A federal judge has ruled that some provisions of the U.S. Patriot Act dealing with foreign terrorist organizations remain too vague to be understood by a person of average intelligence and are therefore unconstitutional.
U.S. District Judge Audrey Collins found that Congress failed to remedy all the problems she defined in a 2004 ruling that struck down key provisions of the act. Her decision was handed down Thursday and released Friday.
“Even as amended, the statute fails to identify the prohibited conduct in a manner that persons of ordinary intelligence can reasonably understand,” the ruling said.
Collins issued an injunction against enforcement of the sections she found vague but specified that her ruling applies only to the named plaintiffs and does not constitute a nationwide injunction.
“I’m pleased that the court has recognized that people have a right to support lawful, nonviolent activities of groups the secretary of state has put on a blacklist,” said David Cole, the attorney and Georgetown University law professor who argued the case on behalf of the Center for Constitutional Rights and the Humanitarian Law Project.
Justice Department spokeswoman Tasia Scolinos said the department was pleased that the judge ruled in favor of the government in four out of five claims.
“The judge’s ruling affects only one small aspect of the Patriot Act, and it does not change the facts surrounding the act,” Scolinos said. “There has not been one verified civil liberties complaint against the act since its inception, and it has successfully broken down walls between the intelligence and the law enforcement community.”
The Center for Constitutional Rights had sought to clear the way for U.S. groups and individuals to assist political organizations in Turkey and Sri Lanka.
Two cases in spotlight
The case centered on two groups, the Liberation Tigers, which seeks a separate homeland for the Tamil people in Sri Lanka, and Partiya Karkeran Kurdistan, a political organization representing the interests of the Kurds in Turkey.
Both groups have been designated by the United States as foreign terrorist organizations.
However, the plaintiffs argued that there was a desperately increased need for aid following the tsunami disaster that devastated Sri Lanka last December. Without a clear definition of what aid is permissible, they said that those who provide assistance could be subject to 15-year prison terms.
The judge’s ruling addressed the prohibition on providing material support or resources, including “training,” “expert advice or assistance,” “personnel” and “service” to designated foreign terrorist organizations.
The judge upheld the government position on a challenge to the ban on providing “personnel” to the named groups but found the other terms too vague.
“The court finds that the terms ‘training,’ ‘expert advice or assistance’ in the form of ‘specialized knowledge’ and ‘service’ are impermissibly vague under the Fifth Amendment,” the judge concluded at the end of her 42-page decision.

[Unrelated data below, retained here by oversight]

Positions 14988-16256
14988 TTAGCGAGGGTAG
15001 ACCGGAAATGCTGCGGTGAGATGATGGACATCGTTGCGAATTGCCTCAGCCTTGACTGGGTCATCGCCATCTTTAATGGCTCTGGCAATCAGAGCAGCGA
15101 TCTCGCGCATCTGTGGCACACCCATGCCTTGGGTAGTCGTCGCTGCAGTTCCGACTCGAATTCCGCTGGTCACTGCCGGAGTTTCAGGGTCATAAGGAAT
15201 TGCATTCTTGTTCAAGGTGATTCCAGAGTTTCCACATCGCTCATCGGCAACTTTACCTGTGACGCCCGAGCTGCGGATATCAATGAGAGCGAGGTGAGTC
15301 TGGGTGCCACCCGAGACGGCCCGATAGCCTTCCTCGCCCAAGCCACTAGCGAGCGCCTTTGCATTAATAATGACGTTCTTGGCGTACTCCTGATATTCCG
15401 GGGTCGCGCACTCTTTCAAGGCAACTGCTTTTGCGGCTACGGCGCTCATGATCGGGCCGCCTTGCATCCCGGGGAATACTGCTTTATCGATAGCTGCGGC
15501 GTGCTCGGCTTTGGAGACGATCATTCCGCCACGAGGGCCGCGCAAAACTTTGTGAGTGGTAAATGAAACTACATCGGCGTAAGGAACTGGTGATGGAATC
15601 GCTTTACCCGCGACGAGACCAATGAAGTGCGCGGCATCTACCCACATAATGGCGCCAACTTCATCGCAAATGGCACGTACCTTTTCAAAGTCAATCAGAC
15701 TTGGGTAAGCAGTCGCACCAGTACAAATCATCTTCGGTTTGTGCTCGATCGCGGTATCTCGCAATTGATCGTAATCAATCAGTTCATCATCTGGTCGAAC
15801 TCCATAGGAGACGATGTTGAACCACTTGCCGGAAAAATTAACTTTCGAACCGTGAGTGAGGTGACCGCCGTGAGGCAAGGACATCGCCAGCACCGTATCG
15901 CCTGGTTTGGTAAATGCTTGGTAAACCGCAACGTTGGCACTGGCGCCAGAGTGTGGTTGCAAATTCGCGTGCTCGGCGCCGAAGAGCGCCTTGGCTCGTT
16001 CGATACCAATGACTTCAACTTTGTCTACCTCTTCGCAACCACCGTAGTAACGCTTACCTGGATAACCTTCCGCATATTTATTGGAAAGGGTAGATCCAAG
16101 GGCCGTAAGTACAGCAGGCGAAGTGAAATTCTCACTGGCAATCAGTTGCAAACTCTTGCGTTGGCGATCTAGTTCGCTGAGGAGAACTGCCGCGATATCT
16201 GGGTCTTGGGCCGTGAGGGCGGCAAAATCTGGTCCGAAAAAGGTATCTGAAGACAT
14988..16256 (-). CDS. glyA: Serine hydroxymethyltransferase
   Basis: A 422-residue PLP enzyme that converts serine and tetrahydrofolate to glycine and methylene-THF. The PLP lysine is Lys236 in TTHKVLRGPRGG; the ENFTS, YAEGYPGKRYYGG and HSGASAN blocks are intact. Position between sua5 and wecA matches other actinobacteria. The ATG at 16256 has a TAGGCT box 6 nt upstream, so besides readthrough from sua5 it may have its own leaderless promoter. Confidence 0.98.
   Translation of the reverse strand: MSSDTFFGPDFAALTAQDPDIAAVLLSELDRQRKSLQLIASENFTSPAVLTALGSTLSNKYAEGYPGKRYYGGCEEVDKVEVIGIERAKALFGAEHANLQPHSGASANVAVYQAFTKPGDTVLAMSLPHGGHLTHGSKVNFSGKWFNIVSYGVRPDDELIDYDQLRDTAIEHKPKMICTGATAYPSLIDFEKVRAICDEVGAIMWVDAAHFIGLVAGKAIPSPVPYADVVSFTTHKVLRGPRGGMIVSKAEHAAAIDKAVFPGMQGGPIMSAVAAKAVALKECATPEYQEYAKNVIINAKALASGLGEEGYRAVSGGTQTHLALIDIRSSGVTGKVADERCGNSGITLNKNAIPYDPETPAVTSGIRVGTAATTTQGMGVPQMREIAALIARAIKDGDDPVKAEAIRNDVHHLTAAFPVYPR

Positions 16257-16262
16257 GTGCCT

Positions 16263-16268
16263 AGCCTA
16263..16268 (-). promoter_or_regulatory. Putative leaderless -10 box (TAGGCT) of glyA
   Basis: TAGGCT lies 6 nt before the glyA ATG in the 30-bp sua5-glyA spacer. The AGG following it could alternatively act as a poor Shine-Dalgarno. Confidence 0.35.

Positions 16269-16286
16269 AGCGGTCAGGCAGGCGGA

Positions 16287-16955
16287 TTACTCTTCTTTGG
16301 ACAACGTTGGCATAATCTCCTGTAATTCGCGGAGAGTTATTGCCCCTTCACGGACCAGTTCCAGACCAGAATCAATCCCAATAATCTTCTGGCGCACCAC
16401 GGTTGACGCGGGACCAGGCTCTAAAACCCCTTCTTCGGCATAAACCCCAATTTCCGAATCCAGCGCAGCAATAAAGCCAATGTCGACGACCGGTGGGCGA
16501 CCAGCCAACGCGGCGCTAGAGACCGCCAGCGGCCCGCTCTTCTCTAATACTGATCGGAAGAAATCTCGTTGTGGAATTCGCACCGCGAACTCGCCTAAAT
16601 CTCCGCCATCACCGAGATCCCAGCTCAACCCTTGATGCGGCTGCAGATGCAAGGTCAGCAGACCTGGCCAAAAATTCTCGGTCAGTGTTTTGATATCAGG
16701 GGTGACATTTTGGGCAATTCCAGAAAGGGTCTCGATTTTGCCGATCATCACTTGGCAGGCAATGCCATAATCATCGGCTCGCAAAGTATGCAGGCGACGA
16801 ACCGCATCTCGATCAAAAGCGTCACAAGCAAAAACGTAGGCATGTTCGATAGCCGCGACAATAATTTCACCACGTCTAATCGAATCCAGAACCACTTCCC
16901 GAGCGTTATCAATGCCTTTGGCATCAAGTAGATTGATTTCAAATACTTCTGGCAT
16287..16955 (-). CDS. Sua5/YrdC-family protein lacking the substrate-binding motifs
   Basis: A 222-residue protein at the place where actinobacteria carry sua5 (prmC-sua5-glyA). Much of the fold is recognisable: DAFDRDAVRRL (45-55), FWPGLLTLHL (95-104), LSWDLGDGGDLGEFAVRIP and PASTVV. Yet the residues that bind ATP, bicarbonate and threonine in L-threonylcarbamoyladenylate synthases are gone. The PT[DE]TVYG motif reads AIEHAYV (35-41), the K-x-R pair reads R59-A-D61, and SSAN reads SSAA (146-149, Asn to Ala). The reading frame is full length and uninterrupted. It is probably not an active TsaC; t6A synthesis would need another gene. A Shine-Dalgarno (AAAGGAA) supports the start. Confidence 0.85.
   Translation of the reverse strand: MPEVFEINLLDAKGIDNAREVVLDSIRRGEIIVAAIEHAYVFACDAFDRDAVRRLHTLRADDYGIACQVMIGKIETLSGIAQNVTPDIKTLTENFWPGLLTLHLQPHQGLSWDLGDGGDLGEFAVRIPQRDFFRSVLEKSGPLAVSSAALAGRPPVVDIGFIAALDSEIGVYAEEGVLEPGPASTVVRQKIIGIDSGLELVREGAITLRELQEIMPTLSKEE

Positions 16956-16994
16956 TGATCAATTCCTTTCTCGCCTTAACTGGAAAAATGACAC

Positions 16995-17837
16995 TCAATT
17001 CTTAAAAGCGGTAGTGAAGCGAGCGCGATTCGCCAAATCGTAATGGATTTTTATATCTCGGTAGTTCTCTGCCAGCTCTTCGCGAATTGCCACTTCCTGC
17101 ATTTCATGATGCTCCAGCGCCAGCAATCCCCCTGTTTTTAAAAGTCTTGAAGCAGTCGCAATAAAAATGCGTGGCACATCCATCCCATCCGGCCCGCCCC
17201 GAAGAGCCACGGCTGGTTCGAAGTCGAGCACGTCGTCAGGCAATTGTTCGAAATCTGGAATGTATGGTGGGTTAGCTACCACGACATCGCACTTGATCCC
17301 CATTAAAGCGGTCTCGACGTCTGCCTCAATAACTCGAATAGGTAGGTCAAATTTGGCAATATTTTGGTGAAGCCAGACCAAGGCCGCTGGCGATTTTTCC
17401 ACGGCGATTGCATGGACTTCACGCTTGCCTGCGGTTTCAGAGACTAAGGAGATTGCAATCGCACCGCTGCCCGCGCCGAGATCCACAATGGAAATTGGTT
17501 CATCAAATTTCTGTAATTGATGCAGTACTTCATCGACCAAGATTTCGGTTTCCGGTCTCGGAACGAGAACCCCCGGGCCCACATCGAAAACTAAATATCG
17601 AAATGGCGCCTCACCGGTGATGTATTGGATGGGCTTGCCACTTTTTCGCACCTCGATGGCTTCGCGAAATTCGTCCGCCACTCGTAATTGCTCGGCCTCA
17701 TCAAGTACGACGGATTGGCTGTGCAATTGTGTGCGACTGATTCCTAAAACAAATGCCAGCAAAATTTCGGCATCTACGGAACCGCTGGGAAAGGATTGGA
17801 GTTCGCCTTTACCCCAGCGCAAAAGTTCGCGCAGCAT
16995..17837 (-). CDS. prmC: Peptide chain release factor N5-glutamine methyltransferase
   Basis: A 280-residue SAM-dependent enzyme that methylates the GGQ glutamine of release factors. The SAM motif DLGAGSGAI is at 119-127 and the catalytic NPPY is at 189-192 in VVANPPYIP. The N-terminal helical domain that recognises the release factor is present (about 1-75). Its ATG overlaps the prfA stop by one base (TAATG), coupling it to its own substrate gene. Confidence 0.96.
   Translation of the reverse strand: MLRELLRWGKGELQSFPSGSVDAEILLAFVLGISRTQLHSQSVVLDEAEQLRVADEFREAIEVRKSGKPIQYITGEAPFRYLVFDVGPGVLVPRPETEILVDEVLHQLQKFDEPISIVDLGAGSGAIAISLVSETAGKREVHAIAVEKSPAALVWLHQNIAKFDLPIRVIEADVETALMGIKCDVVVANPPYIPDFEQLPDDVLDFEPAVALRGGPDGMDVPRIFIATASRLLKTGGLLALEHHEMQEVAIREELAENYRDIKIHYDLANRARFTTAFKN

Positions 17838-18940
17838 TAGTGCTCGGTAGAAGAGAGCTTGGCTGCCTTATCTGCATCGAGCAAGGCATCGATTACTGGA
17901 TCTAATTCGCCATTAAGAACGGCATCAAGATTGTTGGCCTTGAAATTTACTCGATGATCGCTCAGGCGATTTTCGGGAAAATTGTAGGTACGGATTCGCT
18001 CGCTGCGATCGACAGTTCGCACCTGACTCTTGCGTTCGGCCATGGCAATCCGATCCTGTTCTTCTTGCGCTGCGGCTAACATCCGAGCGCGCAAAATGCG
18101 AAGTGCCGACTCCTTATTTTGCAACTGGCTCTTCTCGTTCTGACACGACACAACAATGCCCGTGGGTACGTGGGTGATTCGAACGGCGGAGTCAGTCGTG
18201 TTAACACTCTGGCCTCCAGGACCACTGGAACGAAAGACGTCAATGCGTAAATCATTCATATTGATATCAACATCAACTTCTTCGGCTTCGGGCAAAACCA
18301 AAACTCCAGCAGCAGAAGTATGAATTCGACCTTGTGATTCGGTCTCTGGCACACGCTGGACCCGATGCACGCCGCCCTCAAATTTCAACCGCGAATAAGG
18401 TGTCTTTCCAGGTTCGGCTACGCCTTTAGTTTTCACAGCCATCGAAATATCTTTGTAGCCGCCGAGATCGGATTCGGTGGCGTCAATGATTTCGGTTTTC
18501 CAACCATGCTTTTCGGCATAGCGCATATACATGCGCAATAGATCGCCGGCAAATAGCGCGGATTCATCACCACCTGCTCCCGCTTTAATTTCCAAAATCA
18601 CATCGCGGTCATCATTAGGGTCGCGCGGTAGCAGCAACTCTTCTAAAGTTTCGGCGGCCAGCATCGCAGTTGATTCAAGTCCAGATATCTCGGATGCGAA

She enjoined the government from enforcing those provisions as they apply to the groups named in the lawsuit.
Reauthorization bills must be reconciled
The House passed its version of the legislation reauthorizing the Patriot Act earlier this month. Differences between the two must be reconciled before a final measure can be sent to Bush to sign into law.
Seeking to tighten provisions criticized by civil liberties groups, the Senate bill would require the federal government to report how it uses its authority to view library and medical records, one of the most controversial powers granted by the law.
“Like all compromises, it includes provisions that are not supported by everyone in this body,” said Senate Minority Leader Harry Reid, a Nevada Democrat.
“However, Democratic and Republican members of the Judiciary Committee came together in a spirit of cooperation and compromise to agree on this bill, and I strongly support it,” Reid said.
The Senate bill, passed without opposition, would renew for four years law enforcement’s ability to go to a secret court for permission to seize suspects’ records from libraries and bookstores.
The House bill has a 10-year sunset for this provision.
House bill on library records under veto threat
Separate legislation, passed in June in the House, would end the government’s easy access to library and bookstore records by making law enforcement revert to traditional search warrants.
That measure, attached to a fiscal 2006 spending bill, has drawn a veto threat from the White House.
Similarly, the Senate has a four-year extension for allowing roving wiretaps, which let the government eavesdrop on suspects as they switch from phone to phone. The House bill has a 10-year extension.
The legislation advanced in Congress shortly after the July 7 suicide bombings of London’s subway and a bus that killed 56 people and injured hundreds. That was followed by a July 21 failed bombing attempt on London’s transportation network.
Still to be considered by the full Senate is separate legislation by its Intelligence Committee that would give the government even broader powers to get records without a judge’s permission. Those provisions have drawn heavy opposition.